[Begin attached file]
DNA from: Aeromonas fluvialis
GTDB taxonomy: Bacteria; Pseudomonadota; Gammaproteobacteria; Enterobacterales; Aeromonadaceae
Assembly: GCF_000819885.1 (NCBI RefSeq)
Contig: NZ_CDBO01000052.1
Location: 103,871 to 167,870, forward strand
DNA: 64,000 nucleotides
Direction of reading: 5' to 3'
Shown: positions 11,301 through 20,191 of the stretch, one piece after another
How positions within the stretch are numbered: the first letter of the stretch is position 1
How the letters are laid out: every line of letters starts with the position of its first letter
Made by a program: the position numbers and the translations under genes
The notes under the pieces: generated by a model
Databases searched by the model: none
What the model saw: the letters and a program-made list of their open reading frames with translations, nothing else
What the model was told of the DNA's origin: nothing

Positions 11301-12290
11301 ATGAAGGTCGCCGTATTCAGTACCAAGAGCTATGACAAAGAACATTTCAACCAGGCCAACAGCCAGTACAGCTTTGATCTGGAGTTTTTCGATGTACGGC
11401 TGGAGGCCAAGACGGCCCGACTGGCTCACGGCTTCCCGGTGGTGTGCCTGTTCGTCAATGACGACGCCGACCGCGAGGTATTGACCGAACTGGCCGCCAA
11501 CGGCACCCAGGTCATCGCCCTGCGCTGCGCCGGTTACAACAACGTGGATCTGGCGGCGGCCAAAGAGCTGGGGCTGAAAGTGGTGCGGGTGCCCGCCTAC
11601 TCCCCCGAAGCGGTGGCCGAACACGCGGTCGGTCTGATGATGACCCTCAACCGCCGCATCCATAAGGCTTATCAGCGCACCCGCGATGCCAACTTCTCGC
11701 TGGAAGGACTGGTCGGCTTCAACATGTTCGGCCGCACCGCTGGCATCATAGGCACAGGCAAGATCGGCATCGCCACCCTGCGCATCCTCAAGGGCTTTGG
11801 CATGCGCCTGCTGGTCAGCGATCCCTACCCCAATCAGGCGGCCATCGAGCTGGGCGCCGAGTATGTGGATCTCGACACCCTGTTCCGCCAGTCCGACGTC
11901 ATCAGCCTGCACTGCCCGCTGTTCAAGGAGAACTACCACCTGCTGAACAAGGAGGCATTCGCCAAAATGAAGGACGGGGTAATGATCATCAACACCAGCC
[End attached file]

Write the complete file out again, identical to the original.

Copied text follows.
DNA from: Aeromonas fluvialis
GTDB taxonomy: Bacteria; Pseudomonadota; Gammaproteobacteria; Enterobacterales; Aeromonadaceae
Assembly: GCF_000819885.1 (NCBI RefSeq)
Contig: NZ_CDBO01000052.1
Location: 103,871 to 167,870, forward strand
DNA: 64,000 nucleotides
Direction of reading: 5' to 3'
Shown: positions 11,301 through 20,191 of the stretch, one piece after another
How positions within the stretch are numbered: the first letter of the stretch is position 1
How the letters are laid out: every line of letters starts with the position of its first letter
Made by a program: the position numbers and the translations under genes
The notes under the pieces: generated by a model
Databases searched by the model: none
What the model saw: the letters and a program-made list of their open reading frames with translations, nothing else
What the model was told of the DNA's origin: nothing

Positions 11301-12290
11301 ATGAAGGTCGCCGTATTCAGTACCAAGAGCTATGACAAAGAACATTTCAACCAGGCCAACAGCCAGTACAGCTTTGATCTGGAGTTTTTCGATGTACGGC
11401 TGGAGGCCAAGACGGCCCGACTGGCTCACGGCTTCCCGGTGGTGTGCCTGTTCGTCAATGACGACGCCGACCGCGAGGTATTGACCGAACTGGCCGCCAA
11501 CGGCACCCAGGTCATCGCCCTGCGCTGCGCCGGTTACAACAACGTGGATCTGGCGGCGGCCAAAGAGCTGGGGCTGAAAGTGGTGCGGGTGCCCGCCTAC
11601 TCCCCCGAAGCGGTGGCCGAACACGCGGTCGGTCTGATGATGACCCTCAACCGCCGCATCCATAAGGCTTATCAGCGCACCCGCGATGCCAACTTCTCGC
11701 TGGAAGGACTGGTCGGCTTCAACATGTTCGGCCGCACCGCTGGCATCATAGGCACAGGCAAGATCGGCATCGCCACCCTGCGCATCCTCAAGGGCTTTGG
11801 CATGCGCCTGCTGGTCAGCGATCCCTACCCCAATCAGGCGGCCATCGAGCTGGGCGCCGAGTATGTGGATCTCGACACCCTGTTCCGCCAGTCCGACGTC
11901 ATCAGCCTGCACTGCCCGCTGTTCAAGGAGAACTACCACCTGCTGAACAAGGAGGCATTCGCCAAAATGAAGGACGGGGTAATGATCATCAACACCAGCC